Bengono Essola Edouard. Photo/Nchanji Melvin

Bengono Essola Edouard. Photo/Nchanji Melvin

Bengono Essola Edouard is the winner of the Bakwa Short Story Competition 2017.

Bakwa magazine, the leading online literary and cultural magazine in English in Cameroon, which has been at the forefront of cross-cultural exchange, intends to celebrate emerging writers from Cameroon by giving them the opportunity to submit stories which, inasmuch as embrace realism, also highlight fantasy, science fiction, magic realism, romance, epic, political allegory and satire.

The Bakwa Short Story Competition is a one-off short story competition for Cameroonians residing in Cameroon or elsewhere in the world, who are 39 years and below. Entries could be in either English or French between 3000 – 5000 words. The winner would receive FCFA 100,000, while the runner-up will receive FCFA 50,000. The best stories submitted for the competition will subsequently be published in an anthology in 2017.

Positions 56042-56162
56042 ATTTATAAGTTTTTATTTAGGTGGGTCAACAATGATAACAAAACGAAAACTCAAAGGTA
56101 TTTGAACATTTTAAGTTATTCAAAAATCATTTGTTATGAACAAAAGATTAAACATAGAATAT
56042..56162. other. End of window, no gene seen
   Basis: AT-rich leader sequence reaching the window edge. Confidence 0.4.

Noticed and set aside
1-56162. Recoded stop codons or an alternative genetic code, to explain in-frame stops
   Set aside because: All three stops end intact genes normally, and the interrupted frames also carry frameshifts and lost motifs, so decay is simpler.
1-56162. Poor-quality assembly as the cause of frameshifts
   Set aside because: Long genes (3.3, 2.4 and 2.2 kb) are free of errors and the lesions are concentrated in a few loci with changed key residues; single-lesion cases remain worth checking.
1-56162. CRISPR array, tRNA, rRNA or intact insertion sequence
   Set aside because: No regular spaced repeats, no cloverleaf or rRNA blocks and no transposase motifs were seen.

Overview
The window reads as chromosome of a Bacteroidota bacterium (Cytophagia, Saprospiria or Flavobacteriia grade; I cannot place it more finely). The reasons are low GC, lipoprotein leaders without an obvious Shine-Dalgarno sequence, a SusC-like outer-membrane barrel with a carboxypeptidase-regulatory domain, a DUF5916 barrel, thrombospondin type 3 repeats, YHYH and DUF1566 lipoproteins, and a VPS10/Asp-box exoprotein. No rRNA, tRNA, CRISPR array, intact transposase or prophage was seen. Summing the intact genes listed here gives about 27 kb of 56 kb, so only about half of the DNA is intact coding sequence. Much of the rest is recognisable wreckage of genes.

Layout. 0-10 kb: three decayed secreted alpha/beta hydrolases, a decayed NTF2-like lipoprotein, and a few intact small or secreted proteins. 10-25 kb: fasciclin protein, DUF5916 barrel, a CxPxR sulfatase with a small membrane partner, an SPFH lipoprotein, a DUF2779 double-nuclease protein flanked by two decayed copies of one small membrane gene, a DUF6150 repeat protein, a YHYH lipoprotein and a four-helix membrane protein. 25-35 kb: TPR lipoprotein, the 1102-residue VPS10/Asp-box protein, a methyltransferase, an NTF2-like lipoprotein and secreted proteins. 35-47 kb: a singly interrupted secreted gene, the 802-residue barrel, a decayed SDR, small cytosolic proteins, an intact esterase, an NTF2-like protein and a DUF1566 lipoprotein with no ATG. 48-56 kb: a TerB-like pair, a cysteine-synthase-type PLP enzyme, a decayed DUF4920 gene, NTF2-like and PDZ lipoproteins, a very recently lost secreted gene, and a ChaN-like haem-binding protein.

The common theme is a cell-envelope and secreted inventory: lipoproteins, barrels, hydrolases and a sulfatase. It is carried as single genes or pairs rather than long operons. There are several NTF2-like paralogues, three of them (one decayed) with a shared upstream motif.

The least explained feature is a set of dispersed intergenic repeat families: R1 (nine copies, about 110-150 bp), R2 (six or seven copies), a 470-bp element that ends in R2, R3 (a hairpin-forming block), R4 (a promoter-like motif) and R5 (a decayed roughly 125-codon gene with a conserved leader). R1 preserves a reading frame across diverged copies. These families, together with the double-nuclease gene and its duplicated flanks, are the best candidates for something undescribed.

In December, the Bakwa Short Story Competition shortlisted had Bad Lake by Nkiacha Atemnkeng, Brrrrrrrrr by A. Bouna Guazong, De passion et d’encre by Bengono Essola Edouard and Scrap Hunters by Dipita Kwa. They were shortlisted by Jean-Claude Awono, Donna Forbin and Babila Mutia, Edwige-Renée Dro, writer and translator, and Dr. Madhu Krishnan, lecturer at Bristol University.

The Goethe Institut in Yaounde, Cameroon hosted the award ceremony for the winners of the prize February 25, 2017. The ceremony also counted as the beginning of a Quarterly & Mobile Reading Series courtesy of Bakwa Magazine.

As there was an equal number of stories written in English and French, for the shortlisted stories, Dr. Madhu Krishnan and Edwige-Renée Dro decided to analyse the strengths and weaknesses of the stories in each languages in order to choose the strongest story in each category.

With the winner known, he went to the front of the podium and collected his prize from Uwe Jung. He would be followed by the runner up Nkiacha Atemnkeng.

With the prize ceremony part of the evening done and dusted, those who were gathered could begin the discussions which were fruitful.